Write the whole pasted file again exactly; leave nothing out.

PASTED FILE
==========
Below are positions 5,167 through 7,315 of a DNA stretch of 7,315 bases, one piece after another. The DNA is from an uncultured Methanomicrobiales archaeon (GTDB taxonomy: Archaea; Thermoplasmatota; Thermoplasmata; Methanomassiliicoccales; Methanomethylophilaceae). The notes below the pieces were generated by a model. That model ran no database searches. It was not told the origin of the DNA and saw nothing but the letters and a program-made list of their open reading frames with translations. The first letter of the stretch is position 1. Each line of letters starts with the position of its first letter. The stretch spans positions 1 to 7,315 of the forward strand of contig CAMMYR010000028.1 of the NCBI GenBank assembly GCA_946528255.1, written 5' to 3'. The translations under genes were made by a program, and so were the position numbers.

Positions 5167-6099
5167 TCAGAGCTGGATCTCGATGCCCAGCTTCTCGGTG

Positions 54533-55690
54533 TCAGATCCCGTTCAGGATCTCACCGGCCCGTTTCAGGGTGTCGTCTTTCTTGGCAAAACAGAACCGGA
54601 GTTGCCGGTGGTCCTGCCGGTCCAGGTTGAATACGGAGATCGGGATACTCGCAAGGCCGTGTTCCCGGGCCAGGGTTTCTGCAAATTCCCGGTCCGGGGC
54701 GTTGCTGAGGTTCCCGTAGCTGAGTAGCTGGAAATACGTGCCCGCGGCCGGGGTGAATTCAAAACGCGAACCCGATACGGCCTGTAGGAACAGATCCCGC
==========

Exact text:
Below are positions 5,167 through 7,315 of a DNA stretch of 7,315 bases, one piece after another. The DNA is from an uncultured Methanomicrobiales archaeon (GTDB taxonomy: Archaea; Thermoplasmatota; Thermoplasmata; Methanomassiliicoccales; Methanomethylophilaceae). The notes below the pieces were generated by a model. That model ran no database searches. It was not told the origin of the DNA and saw nothing but the letters and a program-made list of their open reading frames with translations. The first letter of the stretch is position 1. Each line of letters starts with the position of its first letter. The stretch spans positions 1 to 7,315 of the forward strand of contig CAMMYR010000028.1 of the NCBI GenBank assembly GCA_946528255.1, written 5' to 3'. The translations under genes were made by a program, and so were the position numbers.

Positions 5167-6099
5167 TCAGAGCTGGATCTCGATGCCCAGCTTCTCGGTG

Positions 54533-55690
54533 TCAGATCCCGTTCAGGATCTCACCGGCCCGTTTCAGGGTGTCGTCTTTCTTGGCAAAACAGAACCGGA
54601 GTTGCCGGTGGTCCTGCCGGTCCAGGTTGAATACGGAGATCGGGATACTCGCAAGGCCGTGTTCCCGGGCCAGGGTTTCTGCAAATTCCCGGTCCGGGGC
54701 GTTGCTGAGGTTCCCGTAGCTGAGTAGCTGGAAATACGTGCCCGCGGCCGGGGTGAATTCAAAACGCGAACCCGATACGGCCTGTAGGAACAGATCCCGC